-A KUBE-SVC-LI77LBOOMGYET5US -m comment --comment "default/showreadiness:showreadiness" -m statistic --mode random --probability 0.50000000000 -j KUBE-SEP-CGDKBCNM24SZWCMS
-A KUBE-SVC-LI77LBOOMGYET5US -m comment --comment "default/showreadiness:showreadiness" -j KUBE-SEP-RI4SRNQQXWSTGE2Y

When it reach the first rule, there are still 5 possible endpoints to choose from. Hence the possibility should be set to 1/5 to achieve equality.
If the first endpoint has not be chosen, we have 4 possible endpoints left to choose from. Hence the possibility should be 1/4 now. So on so forth.
After all, the possibilities to reach each of these endpoints would be:

1th endpoint: 1/5
2th endpoint: 4/5 * 1/4 = 1/5
3th endpoint: 4/5 * 3/4 * 1/3 = 1/5
4th endpoint: 4/5 * 3/4 * 2/3 * 1/2 = 1/5
5th endpoint: 4/5 * 3/4 * 2/3 * 1/2 * 1 = 1/5
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MrHohn commented Dec 5, 2016

This is intended because these iptables rules will be examined from top to bottom.

Take your case as an example:

-A KUBE-SVC-LI77LBOOMGYET5US -m comment --comment "default/showreadiness:showreadiness" -m statistic --mode random --probability 0.20000000019 -j KUBE-SEP-E4QKA7SLJRFZZ2DD 
-A KUBE-SVC-LI77LBOOMGYET5US -m comment --comment "default/showreadiness:showreadiness" -m statistic --mode random --probability 0.25000000000 -j KUBE-SEP-LZ7EGMG4DRXMY26H 
-A KUBE-SVC-LI77LBOOMGYET5US -m comment --comment "default/showreadiness:showreadiness" -m statistic --mode random --probability 0.33332999982 -j KUBE-SEP-RKIFTWKKG3OHTTMI 
-A KUBE-SVC-LI77LBOOMGYET5US -m comment --comment "default/showreadiness:showreadiness" -m statistic --mode random --probability 0.50000000000 -j KUBE-SEP-CGDKBCNM24SZWCMS
-A KUBE-SVC-LI77LBOOMGYET5US -m comment --comment "default/showreadiness:showreadiness" -j KUBE-SEP-RI4SRNQQXWSTGE2Y

When it reach the first rule, there are still 5 possible endpoints to choose from. Hence the possibility should be set to 1/5 to achieve equality.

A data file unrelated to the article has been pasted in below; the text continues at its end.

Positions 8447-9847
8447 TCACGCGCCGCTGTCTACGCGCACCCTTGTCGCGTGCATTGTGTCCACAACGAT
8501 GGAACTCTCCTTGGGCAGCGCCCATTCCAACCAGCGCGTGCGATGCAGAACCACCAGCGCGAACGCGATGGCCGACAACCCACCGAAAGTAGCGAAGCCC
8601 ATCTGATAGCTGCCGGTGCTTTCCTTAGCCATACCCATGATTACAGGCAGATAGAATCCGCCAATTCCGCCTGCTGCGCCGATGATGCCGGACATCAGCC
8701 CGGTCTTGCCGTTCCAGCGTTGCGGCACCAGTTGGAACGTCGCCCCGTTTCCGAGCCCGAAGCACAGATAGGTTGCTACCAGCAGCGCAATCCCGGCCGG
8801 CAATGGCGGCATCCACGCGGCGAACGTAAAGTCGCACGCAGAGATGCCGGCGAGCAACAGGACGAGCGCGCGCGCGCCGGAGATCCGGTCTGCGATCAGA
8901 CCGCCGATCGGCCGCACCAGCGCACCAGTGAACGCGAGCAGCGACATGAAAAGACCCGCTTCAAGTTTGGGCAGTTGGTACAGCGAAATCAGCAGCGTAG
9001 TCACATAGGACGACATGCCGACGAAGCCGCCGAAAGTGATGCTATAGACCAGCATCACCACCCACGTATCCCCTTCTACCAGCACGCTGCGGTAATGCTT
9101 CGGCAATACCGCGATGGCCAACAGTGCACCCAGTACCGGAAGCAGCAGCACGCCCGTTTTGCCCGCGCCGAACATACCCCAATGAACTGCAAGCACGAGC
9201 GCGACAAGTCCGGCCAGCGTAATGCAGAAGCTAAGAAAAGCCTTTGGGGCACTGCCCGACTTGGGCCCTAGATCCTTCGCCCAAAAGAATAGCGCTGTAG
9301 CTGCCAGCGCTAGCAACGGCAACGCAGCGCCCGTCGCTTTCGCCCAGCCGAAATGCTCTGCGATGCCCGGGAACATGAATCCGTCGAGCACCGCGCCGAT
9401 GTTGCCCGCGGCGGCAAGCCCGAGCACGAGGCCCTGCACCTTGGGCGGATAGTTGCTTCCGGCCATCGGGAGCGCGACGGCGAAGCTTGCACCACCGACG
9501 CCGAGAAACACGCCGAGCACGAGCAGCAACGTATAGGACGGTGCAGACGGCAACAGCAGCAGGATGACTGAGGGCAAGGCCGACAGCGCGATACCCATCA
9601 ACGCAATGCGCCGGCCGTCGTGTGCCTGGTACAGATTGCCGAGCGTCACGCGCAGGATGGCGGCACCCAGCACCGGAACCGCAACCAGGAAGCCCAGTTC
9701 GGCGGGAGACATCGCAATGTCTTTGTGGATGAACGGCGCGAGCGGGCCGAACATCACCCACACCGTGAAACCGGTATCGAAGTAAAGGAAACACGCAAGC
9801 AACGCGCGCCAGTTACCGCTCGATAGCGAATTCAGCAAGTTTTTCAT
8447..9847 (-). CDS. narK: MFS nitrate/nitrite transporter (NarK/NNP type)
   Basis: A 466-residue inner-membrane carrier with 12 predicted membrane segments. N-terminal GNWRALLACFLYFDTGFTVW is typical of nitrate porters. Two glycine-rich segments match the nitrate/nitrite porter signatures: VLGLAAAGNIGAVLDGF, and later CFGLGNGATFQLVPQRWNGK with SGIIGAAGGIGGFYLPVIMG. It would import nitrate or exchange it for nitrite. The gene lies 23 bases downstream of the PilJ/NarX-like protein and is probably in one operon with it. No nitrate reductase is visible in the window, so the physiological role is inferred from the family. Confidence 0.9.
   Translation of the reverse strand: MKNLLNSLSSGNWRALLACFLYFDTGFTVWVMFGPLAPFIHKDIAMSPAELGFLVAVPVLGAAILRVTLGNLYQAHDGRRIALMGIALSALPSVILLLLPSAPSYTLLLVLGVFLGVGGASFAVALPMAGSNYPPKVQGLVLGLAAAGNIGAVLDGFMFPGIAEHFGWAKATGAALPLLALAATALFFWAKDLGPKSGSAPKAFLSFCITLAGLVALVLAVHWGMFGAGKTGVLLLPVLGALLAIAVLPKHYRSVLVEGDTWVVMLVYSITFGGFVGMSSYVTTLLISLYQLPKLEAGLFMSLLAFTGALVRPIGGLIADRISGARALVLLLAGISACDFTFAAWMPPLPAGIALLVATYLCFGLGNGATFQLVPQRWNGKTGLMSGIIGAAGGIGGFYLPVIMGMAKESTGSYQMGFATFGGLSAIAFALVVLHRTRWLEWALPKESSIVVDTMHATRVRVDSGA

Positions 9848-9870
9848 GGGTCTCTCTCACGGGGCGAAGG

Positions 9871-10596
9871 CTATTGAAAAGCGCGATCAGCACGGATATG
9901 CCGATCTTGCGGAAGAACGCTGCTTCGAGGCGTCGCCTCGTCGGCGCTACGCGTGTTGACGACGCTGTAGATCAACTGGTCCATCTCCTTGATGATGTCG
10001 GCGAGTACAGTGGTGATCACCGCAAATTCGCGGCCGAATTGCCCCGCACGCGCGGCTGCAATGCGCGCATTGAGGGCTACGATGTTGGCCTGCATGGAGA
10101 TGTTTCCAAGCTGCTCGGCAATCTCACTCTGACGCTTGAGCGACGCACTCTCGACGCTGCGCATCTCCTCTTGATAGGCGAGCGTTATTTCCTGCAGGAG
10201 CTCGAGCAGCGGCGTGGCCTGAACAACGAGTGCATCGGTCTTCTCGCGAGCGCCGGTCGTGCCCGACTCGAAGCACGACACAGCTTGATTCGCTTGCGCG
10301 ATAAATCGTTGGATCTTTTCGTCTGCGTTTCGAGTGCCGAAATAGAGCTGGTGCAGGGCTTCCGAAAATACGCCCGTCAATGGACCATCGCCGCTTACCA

If the first endpoint has not be chosen, we have 4 possible endpoints left to choose from. Hence the possibility should be 1/4 now. So on so forth.
After all, the possibilities to reach each of these endpoints would be:

1th endpoint: 1/5
2th endpoint: 4/5 * 1/4 = 1/5
3th endpoint: 4/5 * 3/4 * 1/3 = 1/5
4th endpoint: 4/5 * 3/4 * 2/3 * 1/2 = 1/5
5th endpoint: 4/5 * 3/4 * 2/3 * 1/2 * 1 = 1/5
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JackTiger Dec 6, 2016

Hi, @MrHohn, Thank you for your detailed answers. As you said, if I use 5 pods, the probabilities of every pod is 1/5. But I actually test, I run the same server in every pod to receive restful http request, and I send the request from the client at the same time, I find that not all the pod handle the request, some requests are handled by the same pod from the log description. So I do not understand that if the probabilities is equal every pod can receive the request.

Thank you very much again!

JackTiger commented Dec 6, 2016

Hi, @MrHohn, Thank you for your detailed answers. As you said, if I use 5 pods, the probabilities of every pod is 1/5. But I actually test, I run the same server in every pod to receive restful http request, and I send the request from the client at the same time, I find that not all the pod handle the request, some requests are handled by the same pod from the log description. So I do not understand that if the probabilities is equal every pod can receive the request.

Thank you very much again!

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Hi @JackTiger, could you provide more details about:

  • How many clients you ran and where did these clients run on? (If unfairness really happened, I will suspect it is the result of connection tracking)
  • How many requests did the clients send? (Although it is obvious, unfairness may happen if you are sampling a relatively small amount of requests)
  • Which kind of load distribution you got? Does it come with a specific pattern or just random?
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MrHohn commented Dec 6, 2016

Hi @JackTiger, could you provide more details about:

  • How many clients you ran and where did these clients run on? (If unfairness really happened, I will suspect it is the result of connection tracking)
  • How many requests did the clients send? (Although it is obvious, unfairness may happen if you are sampling a relatively small amount of requests)
  • Which kind of load distribution you got? Does it come with a specific pattern or just random?
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JackTiger Dec 6, 2016

Hi, @MrHohn,

I use curl command to send the http request from the local host, as below:

curl 192.168.3.163:9090 & curl 192.168.3.163:9090 & curl 192.168.3.163:9090 & curl 192.168.3.163:9090 &

and my service describe is like this:

root@SZV1000050172:/opt/bin/k8s/healthy# kubectl describe svc showreadiness
Name:			showreadiness
Namespace:		default
Labels:			app=showreadiness
Selector:		app=showreadiness
Type:			NodePort
IP:			192.168.3.163
Port:			showreadiness	9090/TCP
NodePort:		showreadiness	32090/TCP